Beary Beary  Idea Page

Beary Good Ideas!

(For Teachers and Parents)


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You can use Beary Beary Quite Contrary in many ways in the classroom!

Here are just a few examples:

· As a re-read, do a dramatic reading.  Depending on the number of students, choose a different narrator for each page, or pages.  Choose one student to read Mother Bear's lines, another student to read Beary Beary's lines, and a third student to read the human's lines.

· Perform the story for another class or classes.  Follow the dramatic reading format as described above.

· To correlate with Arts and Crafts, make bear faces from paper plates.  Paint or color the faces with black poster paint, markers, or crayons. Cut out eyes.  With chalk draw a triangular shape nose, but do not make it pointed. Cut on three sides, leaving top of nose uncut.  Draw a mouth with white chalk.  Add some white on cheeks and around mouth to give depth and expression.

· Activities for the bear faces could include any of the following:

a. Use them  during a dramatic reading,  

b. Mount them on a larger piece of construction paper and write descriptions about the bear, eg. happy, curious and trusting;  playful, chubby, daring, etc.

c. Use the masks as book covers for a report about the book,

d. Hang the masks around the room as decorations. Space them with a brief composition written by each student about Beary Beary Quite Contrary, or with a composition about how the story could end differently.

· Read through the “Bare Facts”.  Compile 8 lists of facts about each of the eight living bear species living throughout the world.

· Read and discuss how global warming is having an effect on polar bears.

· Outline a bear's face as pictured on page 49.  Read the Native American descriptions of bears found on page 24.  Inside the outline you drew, use your own words to describe bears.

· Discuss the meaning of tall tales.  Look for other tall tales and read them.   

· Discuss the meaning of legends.  A legend is a story based on a fact or facts.  There are many legends about Davy Crockett, frontiersman and politician.  Those two facts are points from which stories about the man grew. In Beary Beary Quite Contrary, pick out the facts and then describe what became a legend.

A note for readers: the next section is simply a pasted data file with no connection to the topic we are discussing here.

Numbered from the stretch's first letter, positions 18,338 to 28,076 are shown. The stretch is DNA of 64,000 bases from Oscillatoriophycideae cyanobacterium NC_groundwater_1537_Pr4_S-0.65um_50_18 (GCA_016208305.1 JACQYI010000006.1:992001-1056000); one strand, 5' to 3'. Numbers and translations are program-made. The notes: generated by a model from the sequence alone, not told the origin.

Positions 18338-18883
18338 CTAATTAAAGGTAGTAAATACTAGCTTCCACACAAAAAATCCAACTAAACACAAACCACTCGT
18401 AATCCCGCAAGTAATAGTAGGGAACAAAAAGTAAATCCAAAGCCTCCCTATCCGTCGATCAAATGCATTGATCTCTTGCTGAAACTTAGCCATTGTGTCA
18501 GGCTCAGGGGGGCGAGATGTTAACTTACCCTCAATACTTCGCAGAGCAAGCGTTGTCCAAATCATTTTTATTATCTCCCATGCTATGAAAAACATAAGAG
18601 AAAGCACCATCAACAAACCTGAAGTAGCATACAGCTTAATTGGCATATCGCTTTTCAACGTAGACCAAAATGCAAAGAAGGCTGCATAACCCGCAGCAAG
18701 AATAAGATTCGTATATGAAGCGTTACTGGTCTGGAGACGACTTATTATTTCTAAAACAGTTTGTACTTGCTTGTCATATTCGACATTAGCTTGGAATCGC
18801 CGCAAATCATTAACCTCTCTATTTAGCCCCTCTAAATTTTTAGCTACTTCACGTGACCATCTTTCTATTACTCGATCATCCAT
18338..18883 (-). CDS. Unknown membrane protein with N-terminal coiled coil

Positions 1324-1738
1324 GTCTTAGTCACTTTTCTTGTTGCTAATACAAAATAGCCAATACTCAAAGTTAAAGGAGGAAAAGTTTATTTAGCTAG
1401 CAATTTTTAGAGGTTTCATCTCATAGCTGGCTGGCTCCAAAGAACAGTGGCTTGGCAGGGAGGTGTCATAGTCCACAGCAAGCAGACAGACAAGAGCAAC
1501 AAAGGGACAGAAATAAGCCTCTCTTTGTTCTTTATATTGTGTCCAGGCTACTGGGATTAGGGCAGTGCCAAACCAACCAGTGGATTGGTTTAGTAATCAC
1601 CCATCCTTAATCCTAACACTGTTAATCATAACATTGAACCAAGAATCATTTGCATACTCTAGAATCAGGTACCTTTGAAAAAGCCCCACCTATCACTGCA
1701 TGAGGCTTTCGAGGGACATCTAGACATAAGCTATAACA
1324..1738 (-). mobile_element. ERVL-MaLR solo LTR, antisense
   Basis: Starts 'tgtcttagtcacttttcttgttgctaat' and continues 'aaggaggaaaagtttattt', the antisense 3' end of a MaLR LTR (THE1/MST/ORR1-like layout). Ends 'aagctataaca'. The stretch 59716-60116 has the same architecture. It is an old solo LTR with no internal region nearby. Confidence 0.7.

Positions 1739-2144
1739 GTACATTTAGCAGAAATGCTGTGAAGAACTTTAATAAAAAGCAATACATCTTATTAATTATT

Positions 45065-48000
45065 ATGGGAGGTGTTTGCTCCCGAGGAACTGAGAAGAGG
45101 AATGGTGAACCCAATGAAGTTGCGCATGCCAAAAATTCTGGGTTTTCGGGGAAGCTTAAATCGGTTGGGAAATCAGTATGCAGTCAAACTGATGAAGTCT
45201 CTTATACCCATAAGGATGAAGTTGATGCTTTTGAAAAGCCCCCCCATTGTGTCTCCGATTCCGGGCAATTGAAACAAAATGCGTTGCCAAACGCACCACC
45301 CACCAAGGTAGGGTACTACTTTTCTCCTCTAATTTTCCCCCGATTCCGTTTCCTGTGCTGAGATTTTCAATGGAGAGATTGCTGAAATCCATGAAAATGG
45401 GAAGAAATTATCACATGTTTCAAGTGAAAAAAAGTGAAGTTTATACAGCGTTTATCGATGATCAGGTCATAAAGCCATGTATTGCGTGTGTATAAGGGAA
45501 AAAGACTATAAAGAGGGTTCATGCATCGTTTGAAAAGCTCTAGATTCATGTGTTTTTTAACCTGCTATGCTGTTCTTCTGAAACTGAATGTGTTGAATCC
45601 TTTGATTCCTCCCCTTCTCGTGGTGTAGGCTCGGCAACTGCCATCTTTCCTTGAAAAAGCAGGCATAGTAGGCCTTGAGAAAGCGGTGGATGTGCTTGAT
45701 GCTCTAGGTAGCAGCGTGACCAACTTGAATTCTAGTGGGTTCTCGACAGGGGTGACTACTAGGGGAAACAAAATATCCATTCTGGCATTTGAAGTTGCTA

· Discuss the meaning of hyperbole. Look for examples of hyperbole on the cover of the book as well as within the text. Make a list of these examples. Write a statement about Beary Beary's appetite using hyperbole. Read aloud to the class.

· Make lists of events from the book by creating three columns with the following headings: 
        Likely to Happen              Unlikely to Happen                  Perhaps
Could Happen

·  Read the following verse.  Write a poem or verse about Beary Beary Quite Contrary demonstrating that you understand the meaning of contrary.  

    Beary Beary, just like Mary

    chose to do what seems contrary.

    He caught a squirrel in his paw,

    then set it free from his claw.

    He went to a party, so excited,

    despite the fact, he wasn't invited.

    Beary took along flowers to an old camper,

    causing the others to make a scamper.

    Yes, Beary does what you don't expect.

    Our hero is rather complex.

· Each student will write a couplet about something they remember from the story of Beary Beary. Read the example here.  Next use each couplet to create a narrative poem.  Create more than one narrative poem if needed.

     Beary Beary you're such fun.

     Put the campers on the run.

· Make a collage of pictures and words describing food from the story, as well as the bear's dietary appetite.

· Make a collage of pictures and words to describe the humans and their roles in the story.

· Find as many metaphors or similes in the story as you can.  Make a list to post in the classroom.

· Write an essay about bears. Use facts from the back section of the book, pages 49-51.

· Research one particular kind of bear and write at least 5 sentences about the particular species.

· Using the diagram on page 49, do research to link the species of bear with the region(s) of habitat.

· Discuss homophones like bear and bare. Make a list of common homophones and post them in the classroom.

· Create a diorama for a particular species of bear, with its habitat, and dietary objects.

· Pretend there is no text to this book. Use each picture and write a caption to tell the story.

· Go to the school library and make a list of fiction and non-fiction books you can find about bears.

· Compose a list of new reading words you learned from the story. See if you can figure out what part of speech it is from its context: noun, verb, adjective.

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